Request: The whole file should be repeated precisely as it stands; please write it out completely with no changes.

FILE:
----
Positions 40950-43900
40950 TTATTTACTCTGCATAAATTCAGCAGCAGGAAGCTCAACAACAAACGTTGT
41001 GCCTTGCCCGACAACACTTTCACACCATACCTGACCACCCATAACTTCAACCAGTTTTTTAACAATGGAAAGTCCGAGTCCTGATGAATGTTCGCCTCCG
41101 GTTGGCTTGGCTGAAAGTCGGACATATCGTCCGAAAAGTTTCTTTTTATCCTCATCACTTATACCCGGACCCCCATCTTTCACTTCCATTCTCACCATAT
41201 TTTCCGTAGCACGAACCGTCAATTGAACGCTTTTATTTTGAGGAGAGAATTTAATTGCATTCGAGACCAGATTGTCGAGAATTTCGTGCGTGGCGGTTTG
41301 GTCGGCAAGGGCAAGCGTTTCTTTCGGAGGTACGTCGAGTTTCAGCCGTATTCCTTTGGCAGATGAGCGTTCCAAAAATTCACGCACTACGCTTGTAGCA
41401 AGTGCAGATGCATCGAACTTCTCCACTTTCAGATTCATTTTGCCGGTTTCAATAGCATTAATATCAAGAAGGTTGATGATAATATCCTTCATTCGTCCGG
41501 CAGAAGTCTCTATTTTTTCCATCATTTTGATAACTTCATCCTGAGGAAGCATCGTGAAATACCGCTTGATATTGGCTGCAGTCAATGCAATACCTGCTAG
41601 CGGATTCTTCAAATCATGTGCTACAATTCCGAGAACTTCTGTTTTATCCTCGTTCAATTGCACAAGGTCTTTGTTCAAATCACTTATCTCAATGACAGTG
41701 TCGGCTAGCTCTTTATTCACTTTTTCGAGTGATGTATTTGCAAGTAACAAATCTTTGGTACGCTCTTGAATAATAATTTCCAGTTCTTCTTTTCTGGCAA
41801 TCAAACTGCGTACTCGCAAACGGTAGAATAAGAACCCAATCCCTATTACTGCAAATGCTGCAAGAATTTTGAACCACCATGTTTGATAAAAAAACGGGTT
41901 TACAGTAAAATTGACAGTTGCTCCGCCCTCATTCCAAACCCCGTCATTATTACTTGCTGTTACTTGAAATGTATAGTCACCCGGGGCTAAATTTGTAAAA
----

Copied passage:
Positions 40950-43900
40950 TTATTTACTCTGCATAAATTCAGCAGCAGGAAGCTCAACAACAAACGTTGT
41001 GCCTTGCCCGACAACACTTTCACACCATACCTGACCACCCATAACTTCAACCAGTTTTTTAACAATGGAAAGTCCGAGTCCTGATGAATGTTCGCCTCCG
41101 GTTGGCTTGGCTGAAAGTCGGACATATCGTCCGAAAAGTTTCTTTTTATCCTCATCACTTATACCCGGACCCCCATCTTTCACTTCCATTCTCACCATAT
41201 TTTCCGTAGCACGAACCGTCAATTGAACGCTTTTATTTTGAGGAGAGAATTTAATTGCATTCGAGACCAGATTGTCGAGAATTTCGTGCGTGGCGGTTTG
41301 GTCGGCAAGGGCAAGCGTTTCTTTCGGAGGTACGTCGAGTTTCAGCCGTATTCCTTTGGCAGATGAGCGTTCCAAAAATTCACGCACTACGCTTGTAGCA
41401 AGTGCAGATGCATCGAACTTCTCCACTTTCAGATTCATTTTGCCGGTTTCAATAGCATTAATATCAAGAAGGTTGATGATAATATCCTTCATTCGTCCGG
41501 CAGAAGTCTCTATTTTTTCCATCATTTTGATAACTTCATCCTGAGGAAGCATCGTGAAATACCGCTTGATATTGGCTGCAGTCAATGCAATACCTGCTAG
41601 CGGATTCTTCAAATCATGTGCTACAATTCCGAGAACTTCTGTTTTATCCTCGTTCAATTGCACAAGGTCTTTGTTCAAATCACTTATCTCAATGACAGTG
41701 TCGGCTAGCTCTTTATTCACTTTTTCGAGTGATGTATTTGCAAGTAACAAATCTTTGGTACGCTCTTGAATAATAATTTCCAGTTCTTCTTTTCTGGCAA
41801 TCAAACTGCGTACTCGCAAACGGTAGAATAAGAACCCAATCCCTATTACTGCAAATGCTGCAAGAATTTTGAACCACCATGTTTGATAAAAAAACGGGTT
41901 TACAGTAAAATTGACAGTTGCTCCGCCCTCATTCCAAACCCCGTCATTATTACTTGCTGTTACTTGAAATGTATAGTCACCCGGGGCTAAATTTGTAAAA